According to research, nearly half of us will make New Year’s resolutions this year, with “better financial decisions” ranking as one of the most popular. But of those making resolutions, less than 10% are actually successful.* We don’t love those odds, so what’s our advice? Don’t make a New Year’s resolution!
But before you kick your feet up and relax all next year, consider this:
New Year’s resolutions tend to be generic and vague (“get healthier”, “make better financial decisions”) and lack a specific way to measure progress. Below is a list abstract New Year’s resolutions we often see folks making versus a tangible, measurable goal you can set for yourself:
New Year’s Resolution vs. Actual Goal
Make Better Financial Decisions vs. "Create a financial plan with at least 3 specific financial goals to work towards"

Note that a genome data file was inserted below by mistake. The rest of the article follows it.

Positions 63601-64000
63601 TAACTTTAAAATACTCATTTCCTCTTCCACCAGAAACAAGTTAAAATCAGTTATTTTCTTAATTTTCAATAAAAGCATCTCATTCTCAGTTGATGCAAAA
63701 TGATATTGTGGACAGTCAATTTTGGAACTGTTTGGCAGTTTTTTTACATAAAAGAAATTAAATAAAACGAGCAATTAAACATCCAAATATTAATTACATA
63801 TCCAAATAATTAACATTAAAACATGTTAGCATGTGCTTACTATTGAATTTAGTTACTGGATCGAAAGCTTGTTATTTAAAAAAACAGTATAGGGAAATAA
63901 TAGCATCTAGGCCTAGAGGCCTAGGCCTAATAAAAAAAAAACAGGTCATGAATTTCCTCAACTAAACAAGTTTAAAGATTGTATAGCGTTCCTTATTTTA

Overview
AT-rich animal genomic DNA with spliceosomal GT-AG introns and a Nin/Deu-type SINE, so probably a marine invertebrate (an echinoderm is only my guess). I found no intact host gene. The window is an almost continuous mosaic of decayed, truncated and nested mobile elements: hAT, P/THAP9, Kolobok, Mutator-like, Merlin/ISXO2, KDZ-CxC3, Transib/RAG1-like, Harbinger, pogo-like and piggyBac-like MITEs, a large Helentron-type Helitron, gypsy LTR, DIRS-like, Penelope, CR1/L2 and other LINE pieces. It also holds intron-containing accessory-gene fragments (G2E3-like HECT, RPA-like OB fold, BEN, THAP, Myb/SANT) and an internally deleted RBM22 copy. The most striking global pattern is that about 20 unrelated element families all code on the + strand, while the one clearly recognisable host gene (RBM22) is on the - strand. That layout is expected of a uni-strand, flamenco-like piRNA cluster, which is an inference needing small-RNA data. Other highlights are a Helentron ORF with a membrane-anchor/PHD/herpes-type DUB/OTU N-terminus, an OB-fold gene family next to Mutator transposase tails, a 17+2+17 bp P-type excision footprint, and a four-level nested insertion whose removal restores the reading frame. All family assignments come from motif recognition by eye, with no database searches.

Spend Less Money vs. "Develop a monthly budget and track actual spending to evaluate progress"
Save More Money vs. "Calculate annualized cash flow and determine additional funds that can be allocated towards savings each month
Create More Wealth vs. "Calculate your net worth and identify at least 3 decisions you can make that will increase your net worth over time
As financial planners, one of the many roles we play is that of “accountability partner”, helping our clients execute on the financial plans that we create together. If you’re someone that could use help setting financial goals and having someone help you follow-through on them (or even help figuring out what your financial goals should be!), send us a message (firstname.lastname@example.org) or give us a call (512-649-2383).
*According to Statistic Brain New Year's resolution data, 2017
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